Picasso also depicted an abstract mouse, a sparrow, and a grasshopper in his art. Picasso’s transition to more abstract ways of representation was greatly influenced by the growth of Western Primitivism under the influence of African art.
Want to know the range and depth of the art periods in Picasso’s career? Take a journey through time in my post that explores the fascinating periods that shaped Picasso’s unique and innovative approach to art.
His art explored abstraction, but it did so in a way that always began with reality. Thus, Picasso’s artwork was never as abstract as the movement’s forerunners were. 
It is also worth mentioning that the most recognizable line drawings Picasso made are illustrations of a squirrel, rooster, flamingo, cat, and ostrich. Since many people today decorate their homes with just a few well-chosen items and a lot of empty space to let everything breathe, pencil sketches feel very modern and work well with that style of home.
This is particularly true of the drawing of the flamingo, which naturally lends itself to a single-line drawing, as it lends itself to a continuous line of chalk or pencil conveying shape, form, and qualities.
Another famous drawing Picasso made is the infamous portrait of the composer Igor Stravinsky. Step into the world of the Ballet Russes and the iconic theater plays Picasso helped design.
The most famous and iconic of all of Picasso’s line drawings is the “dove of peace,” which was a lithograph at first and later on transformed into a line drawing. It served as a symbol for the World Congress for General Disarmament and Peace, which took place in Moscow from July 9–14, 196.
Years later, Picasso honed the design into a graphic line painting that has since become a symbol of peace throughout the world recognized even today.
Want to know all about Picasso’s artwork of his feathered friends? Discover the details in my deep dive on Picasso’s bird drawings and paintings.
Mythical Animal Drawings
Picasso was enamored with the terrifying half-bull, half-man Minotaur from Greek mythology and made artworks inspired by this such as the “Minotaur Drinker and Women.” It illustrates a man offering a glass to his partner minotaur with three stunning women adoring them. Although the overall scene appears to be one of joy and celebration, every figure appears to have been lost in the gloomy ocean of ideas. 
“Minotaur Caressing the Hand of a Sleeping Girl with his Face” is another mythical creature-inspired drypoint artwork from the Vollard Suite (Suite Vollard) 1933, published in 1939.  Picasso made the Minotaur, a hybrid of a man and a bull, as his alter ego in the 1930s. During this time, the women in his life often gave him ideas for female figures. Picasso worked at night and had many opportunities to watch his lover sleep, which may account for the theme’s persistence.
Next, “Minotaur Attacking an Amazon” which was created in 1933 is another artwork depicting a woman and the mythological minotaur. These figures are used by Picasso to symbolize the battle of the sexes, one of the major subjects he returned to often during his life, sometimes through sketches that show the minotaur or the bull raping the amazon which represents a woman.
On the other hand, “Blind Minotaur is Guided by Girl Through the Night,” which was completed in 1934, used a copper plate etching technique. The young girl is a representation of Marie-Thérèse Walter, Picasso’s then-mistress. Picasso applied aquatint all over the plate to create a deep black tone, which he later burnished and scraped to achieve the white highlights that give the figures their definition.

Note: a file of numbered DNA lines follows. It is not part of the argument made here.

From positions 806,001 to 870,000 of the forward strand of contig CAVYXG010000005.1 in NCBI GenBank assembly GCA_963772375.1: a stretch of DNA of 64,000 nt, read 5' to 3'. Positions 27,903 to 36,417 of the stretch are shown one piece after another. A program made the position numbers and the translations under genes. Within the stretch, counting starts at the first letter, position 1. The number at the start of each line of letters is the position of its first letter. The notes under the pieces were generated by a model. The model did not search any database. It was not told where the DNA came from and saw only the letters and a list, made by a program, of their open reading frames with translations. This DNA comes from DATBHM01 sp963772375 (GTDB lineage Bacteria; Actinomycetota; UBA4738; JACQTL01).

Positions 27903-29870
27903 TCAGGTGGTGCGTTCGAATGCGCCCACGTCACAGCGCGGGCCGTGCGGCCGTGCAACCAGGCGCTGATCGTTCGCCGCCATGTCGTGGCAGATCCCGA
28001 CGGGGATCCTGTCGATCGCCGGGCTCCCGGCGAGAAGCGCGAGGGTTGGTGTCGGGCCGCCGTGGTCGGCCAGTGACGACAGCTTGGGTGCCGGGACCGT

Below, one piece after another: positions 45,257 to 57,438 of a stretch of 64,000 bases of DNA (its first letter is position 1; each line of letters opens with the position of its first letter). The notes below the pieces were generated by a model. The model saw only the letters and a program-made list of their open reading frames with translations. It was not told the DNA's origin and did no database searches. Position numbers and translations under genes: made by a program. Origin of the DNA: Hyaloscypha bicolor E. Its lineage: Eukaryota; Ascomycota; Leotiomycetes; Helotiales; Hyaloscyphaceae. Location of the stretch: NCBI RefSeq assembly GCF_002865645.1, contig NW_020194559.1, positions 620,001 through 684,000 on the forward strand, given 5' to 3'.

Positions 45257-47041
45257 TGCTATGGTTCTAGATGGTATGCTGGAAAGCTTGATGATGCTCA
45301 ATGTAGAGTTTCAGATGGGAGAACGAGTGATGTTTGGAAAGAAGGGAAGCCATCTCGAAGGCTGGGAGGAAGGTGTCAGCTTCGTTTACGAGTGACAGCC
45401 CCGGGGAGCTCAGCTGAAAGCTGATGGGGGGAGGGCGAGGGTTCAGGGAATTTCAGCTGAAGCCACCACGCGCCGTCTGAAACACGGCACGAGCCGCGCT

After experimenting with Neoclassicism, Picasso created “Bacchic Scene with Minotaur” in 1933. He didn’t use strange combinations to show how he felt about sex, desire, and women. Instead, he used sensual qualities and related etchings. The face of the nymph in the front of the Bacchic Scene with the Minotaur is oddly elongated, and in front of her, a hand waves from an unattached arm. The bodies on the right of the drawing are warped and twisted into bizarre attitudes to match the horrible vision.
Lastly, “Abduction (Nessus and Deianeira)” is one of Picasso’s early mythological artworks dated in 1920 under the neoclassicist period. Nessus, a centaur who was half horse and half man, pretended to be the Euenos River ferryman. Deianeira is Hercules’ wife. She needed to cross the river, so she mounted Nessus’ back to start her journey. While doing so, he made the decision to attempt to abduct and rape her, as was depicted in Picasso’s creation.
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Frequently Asked Questions (FAQs)
- “Set of 6 Picasso Line Drawings.” BADA, https://www.bada.org/object/set-6-picasso-line-drawings.
- Corso, Meghan. “Line Art – Follow Where It Leads.” Artland Magazine, 15 Sept. 2022, https://magazine.artland.com/line-art-follow-where-it-leads/.
- Scott, Dan, et al. “The Bull by Pablo Picasso.” Draw Paint Academy, 28 Oct. 2022, https://drawpaintacademy.com/the-bull/.
- Animals in Art – Pablo Picasso, https://www.artyfactory.com/art_appreciation/animals_in_art/pablo_picasso.htm.
- “IdeelArt: The Online Gallerist.” IdeelArt.com, https://www.ideelart.com/magazine/picasso-and-abstraction-by-ideelart.
- “Minotaur Drinker and Women.” Minotaur Drinker and Women by Pablo Picasso, https://www.pablopicasso.net/minotaur-drinker-and-women/.
- “Pablo Picasso. Minotaur Caressing the Hand of a Sleeping Girl with His Face (Minotaure Caressant Du Mufle La Main D’une Dormeuse), State II, from the Vollard Suite (Suite Vollard). 1933, Published 1939: Moma.” The Museum of Modern Art, https://www.moma.org/collection/works/64930.
- “Blind Minotaur Led by a Girl through the Night.” Philadelphia Museum of Art, https://philamuseum.org/collection/object/59501.